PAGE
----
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Being able to travel long distances at high speeds is something that we only see in sci-fi movies. It's just impossible to have something that could surpass the speed of light. But a scientist has thought of a way to get around the limitations.

This not-entirely-impossible warp drive is the brainchild of Miguel Alcubierre, a theoretical physicist at the National Autonomous University of Mexico.
According to Einstein’s special theory of relativity, nothing can go faster than light. Given the vast distances between stars, even the fastest possible vessel would still take way too long to get anywhere useful to humans.
But Alcubierre found a catch: nothing in relativity suggests that spacetime cannot contract or stretch faster than light. If spacetime around the ship bends in a certain way, the craft can be swiftly propelled and, in theory, travel a vast distance in little time.

(Image credit: Wikimedia Commons)

Maintaining acceleration for a long enough time to travel galactic distances would be impractical as far as we currently know, as the Tsiolkovsky rocket equation is quite harsh.

If you accelerated at 1g for about 3.5 years of ship time, that would be enough to get to Alpha Centauri, including coming to a stop there. Alternatively, if you didn't try stopping and accelerated in the same direction for 3.5 years, you could reach 96% of c. At 96% c though, distances to destinations would shrink only by about 70% in the ship's frame compared to measurements on Earth. So in a 80 year human lifetime within the ship's time coasting at 96% c, you would get about ~270 light years (as originally measured from Earth).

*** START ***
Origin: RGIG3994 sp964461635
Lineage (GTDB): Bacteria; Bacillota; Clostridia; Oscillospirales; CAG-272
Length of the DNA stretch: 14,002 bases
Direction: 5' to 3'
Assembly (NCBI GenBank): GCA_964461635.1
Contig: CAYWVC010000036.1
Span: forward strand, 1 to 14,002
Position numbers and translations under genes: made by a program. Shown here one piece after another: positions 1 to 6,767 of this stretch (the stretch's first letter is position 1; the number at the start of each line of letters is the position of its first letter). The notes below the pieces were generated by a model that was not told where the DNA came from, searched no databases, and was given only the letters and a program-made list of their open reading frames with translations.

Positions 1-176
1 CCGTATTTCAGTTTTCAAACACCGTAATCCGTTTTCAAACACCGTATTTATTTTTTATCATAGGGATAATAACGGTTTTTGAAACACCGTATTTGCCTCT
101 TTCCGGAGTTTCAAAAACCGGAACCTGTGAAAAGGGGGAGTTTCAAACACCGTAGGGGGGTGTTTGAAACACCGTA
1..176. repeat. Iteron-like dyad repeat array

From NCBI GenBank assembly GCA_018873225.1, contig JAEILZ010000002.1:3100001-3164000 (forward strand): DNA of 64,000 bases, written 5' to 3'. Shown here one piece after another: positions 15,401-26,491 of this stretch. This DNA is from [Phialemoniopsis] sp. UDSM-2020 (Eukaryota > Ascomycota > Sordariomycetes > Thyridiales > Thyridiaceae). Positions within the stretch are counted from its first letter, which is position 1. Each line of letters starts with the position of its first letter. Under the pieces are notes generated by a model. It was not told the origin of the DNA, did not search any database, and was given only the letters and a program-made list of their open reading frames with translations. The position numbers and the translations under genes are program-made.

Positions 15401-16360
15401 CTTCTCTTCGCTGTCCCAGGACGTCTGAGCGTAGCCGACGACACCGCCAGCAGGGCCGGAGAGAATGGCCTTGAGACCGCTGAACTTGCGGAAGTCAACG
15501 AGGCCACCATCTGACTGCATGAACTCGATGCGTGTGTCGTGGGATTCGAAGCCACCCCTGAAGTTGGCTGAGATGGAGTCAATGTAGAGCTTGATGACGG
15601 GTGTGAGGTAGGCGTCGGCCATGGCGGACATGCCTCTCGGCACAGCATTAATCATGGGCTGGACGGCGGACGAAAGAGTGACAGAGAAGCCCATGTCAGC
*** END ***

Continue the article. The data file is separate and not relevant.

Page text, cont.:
Now to maintain that 1 g for 3.5 years, assuming you had an ideal rocket with an exhaust velocity of c, the rocket equation tells you your ship needs to start as 97% fuel by mass, and only allows 3% of the mass to go toward engine, fuel containment, and payload (all of which needs to be strong enough to hold up to 1g, i.e. built like a building and storage vessel on Earth, not paper thin). The rocket equation is exponential, so any variation from this can get even worse with small changes. For example, an antimatter rocket with generously estimated exhaust velocity of c/3, would drop your nonfuel fraction for a 3.5 year trip from 3% down to 0.002% of your total ship starting mass. A longer acceleration is likewise bad, so like say 20 years, which would get you to the center of the galaxy at constant 1 g, requires your starting ship to only be one part per billion not-fuel.

The only way to get away from the rocket equation is to not carry your fuel. However something like a laser propelled light sail would become extremely difficult over light years of distance or at relativistic speeds. And fuel collection en route like the Bussard ramjet idea tends to have speed limits way below relativistic speeds due to drag from the collected fuel.

For now, it seems really hard scifi would be limited to generational ships for travel to the stars.

(All numbers in this post should be relativistic if I did things correctly...)
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Onboard time dilation due to special relativity means a ship travelling close to the speed of light could get anywhere in our galaxy in a few years of ship time. This effect is a common theme in "hard" science fiction, as opposed to popular science fiction.

So no need for warp drives. Unless you want that when you return, the people you left behind should still be alive.
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I wouldn't go as far as saying it is impossible, because who knows what will be discovered or thought up in the future, but I would be willing to make a decent bet that it won't happen. There is a list of problems with it that need to be overcome beyond just the need for a large amount of some exotic form of matter that might not exist. Two of the simpler ones: the inside of the bubble might be full of radiation that quickly increases as the bubble's speed approaches the speed of light and the inside of the bubble cannot influence the outside world. The latter means it can't steer or possibly even create the bubble itself, making it more like a railroad than what people picture of a scifi spaceship. How to stop it at the destination is also a mess, and may make it more of a weapon than mode of transportation.
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